Automatic Dependent Surveillance Broadcast (ADS-B) is a technology mandated in all commercial and general aviation aircraft by 2020. It gives the pilot a kind of weather radar and assists with situational awareness, bringing excellent value to the cockpit for professional and private pilots alike. The ability to see thunderstorms and other aircraft in close proximity helps avoid collisions and accidents due to weather.

There is no debate as to the value and effectiveness of ADS-B. However, the technology used to bring all this wonderful situational awareness is rooted in equipment developed and commercialized in the 1960s, and it remains to be seen whether it puts passengers’ privacy at risk.

The Aviation Cybersecurity Challenge

The data format of the transponder was created to help with ground-based radar systems in tracking and to identify aircraft en route. As its name suggests, ADS-B takes the data coming in from the aircraft’s transponder (and related equipment such as a GPS position source) and aggregates it into a broadcast packet much like on an Ethernet network. For example, if two aircraft position reports are received by the ground station, it will broadcast both positions back on a given frequency. The aircraft then takes the data it receives and displays its position and the other aircraft’s position in the cockpit. Much like position data, weather data is aggregated by the ground station and then rebroadcast for display in the cockpit.

So far, so good. Now for the challenge: Like many industrial Internet of Things (IIoT) controllers, ADS-B equipment does not support encryption, so it is possible to forge the broadcast packet with a man-in-the-middle (MitM) attack. In theory, a threat actor could take a 777 and make it appear miles away from its actual location, potentially leading to midair collisions.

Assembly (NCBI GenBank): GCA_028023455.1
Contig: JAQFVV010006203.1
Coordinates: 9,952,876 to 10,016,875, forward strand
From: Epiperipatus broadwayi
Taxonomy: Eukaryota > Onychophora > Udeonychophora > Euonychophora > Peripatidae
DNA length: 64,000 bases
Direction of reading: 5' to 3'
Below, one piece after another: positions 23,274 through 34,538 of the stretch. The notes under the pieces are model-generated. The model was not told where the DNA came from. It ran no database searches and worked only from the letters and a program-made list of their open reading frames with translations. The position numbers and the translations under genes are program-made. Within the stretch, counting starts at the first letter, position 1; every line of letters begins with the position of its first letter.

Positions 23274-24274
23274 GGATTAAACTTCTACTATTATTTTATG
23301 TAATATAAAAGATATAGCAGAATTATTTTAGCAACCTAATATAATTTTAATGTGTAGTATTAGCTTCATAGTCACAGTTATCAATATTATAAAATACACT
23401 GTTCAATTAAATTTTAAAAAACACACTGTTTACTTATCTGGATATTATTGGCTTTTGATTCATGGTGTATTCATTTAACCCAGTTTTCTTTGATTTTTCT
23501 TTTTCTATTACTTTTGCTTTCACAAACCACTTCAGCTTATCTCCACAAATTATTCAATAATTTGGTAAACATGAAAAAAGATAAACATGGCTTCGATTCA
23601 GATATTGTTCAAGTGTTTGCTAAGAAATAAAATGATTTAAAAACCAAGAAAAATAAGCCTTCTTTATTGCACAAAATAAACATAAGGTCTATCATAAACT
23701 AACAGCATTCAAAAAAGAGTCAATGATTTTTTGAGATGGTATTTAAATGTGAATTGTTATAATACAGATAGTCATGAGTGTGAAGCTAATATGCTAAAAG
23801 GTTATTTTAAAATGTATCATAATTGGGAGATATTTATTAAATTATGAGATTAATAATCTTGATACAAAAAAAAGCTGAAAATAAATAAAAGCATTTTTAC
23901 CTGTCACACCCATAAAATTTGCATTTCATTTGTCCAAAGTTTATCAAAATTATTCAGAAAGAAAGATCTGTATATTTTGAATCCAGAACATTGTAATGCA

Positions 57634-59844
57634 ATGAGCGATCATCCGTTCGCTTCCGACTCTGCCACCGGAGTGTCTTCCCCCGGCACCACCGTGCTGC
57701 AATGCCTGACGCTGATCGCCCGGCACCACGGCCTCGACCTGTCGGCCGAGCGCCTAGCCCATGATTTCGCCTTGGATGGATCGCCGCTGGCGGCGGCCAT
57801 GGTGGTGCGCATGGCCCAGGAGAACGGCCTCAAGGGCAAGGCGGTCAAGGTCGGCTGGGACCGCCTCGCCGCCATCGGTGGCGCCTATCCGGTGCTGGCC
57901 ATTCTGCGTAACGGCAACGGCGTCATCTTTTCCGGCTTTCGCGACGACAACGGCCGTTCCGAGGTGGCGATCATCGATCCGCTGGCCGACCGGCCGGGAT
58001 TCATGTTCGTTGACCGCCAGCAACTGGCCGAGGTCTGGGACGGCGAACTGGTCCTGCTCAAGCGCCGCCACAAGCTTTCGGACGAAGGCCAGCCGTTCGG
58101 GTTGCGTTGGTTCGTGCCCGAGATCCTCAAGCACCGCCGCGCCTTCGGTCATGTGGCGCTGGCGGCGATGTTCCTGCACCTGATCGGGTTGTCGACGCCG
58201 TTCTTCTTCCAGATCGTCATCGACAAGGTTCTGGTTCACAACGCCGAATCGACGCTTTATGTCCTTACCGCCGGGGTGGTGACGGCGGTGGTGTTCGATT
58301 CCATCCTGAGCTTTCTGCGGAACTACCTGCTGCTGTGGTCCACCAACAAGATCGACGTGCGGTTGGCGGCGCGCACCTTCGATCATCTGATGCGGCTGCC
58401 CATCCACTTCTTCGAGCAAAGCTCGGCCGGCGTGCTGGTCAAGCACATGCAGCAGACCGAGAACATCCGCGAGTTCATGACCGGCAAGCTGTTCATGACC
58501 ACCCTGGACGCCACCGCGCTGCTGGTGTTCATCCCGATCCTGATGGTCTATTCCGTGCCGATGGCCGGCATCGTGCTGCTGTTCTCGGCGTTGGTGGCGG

The FAA’s Solution

Since aircraft systems do not have enough CPU power for encryption due to backward compatibility concerns with the installed base, the Federal Aviation Administration (FAA) devised other methods to verify authenticity. These methods, while not publicly detailed, involve analytic geometry combined with a database of aircraft performance to calculate an aircraft’s previous position and compare it to the recently received packet.

Think of it like this: If the airplane has a maximum speed of 300 mph and it moves from position A to position B at a rate of 600 mph, it can be assumed that the data received is forged and will be dropped from the broadcast packet. Additionally, since the cyclic redundancy check (CRC) must remain valid, the attacker has limited choices of where he or she can place the victim aircraft. This solves the problem of making an aircraft appear on screen in a location that it is not.

But what if an attacker wanted to do a distributed denial-of-service (DDoS) attack? Could the ground station be overwhelmed with false packets, causing it to go off the air? Worse yet, the default behavior for a packet with a failed CRC is to drop it. Could a MitM attack simply flood the ground station with malformed packets for each of the aircraft received in the previous broadcast packet? Would this make all the aircraft simply drop off the screen in the cockpit?

ADS-B and Data Privacy

The good news is that air traffic control in the U.S. and elsewhere in the world is using the ADS-B technology as a wonderful supplement to situational awareness. It is not being used to replace actual ground radar stations that air traffic control (ATC) uses to control the movement of commercial flights and some general aviation flights. So for the flying public, the risk, while not zero, is indeed very small since only general aviation flights that are not on a filed flight plan are outside of ATC jurisdiction.

While the concern is real, the probability of an attacker causing a midair collision is very small. The real aviation cybersecurity concern is for data privacy. With all this information available in the clear, apps exist to track flights on your smartphone today. Will someone find a way to monetize your location data for a profit, and do you care? Furthermore, drones are not currently required to have ADS-B and, in many cases, are too small for radar to pick up. Should commercial drones be required to have ADS-B?

I don’t know about you, but as a pilot, these are the concerns that occasionally keep me up at night.

For more information about ADS-B and aviation cybersecurity, check out these helpful resources from the FAA and IBM.

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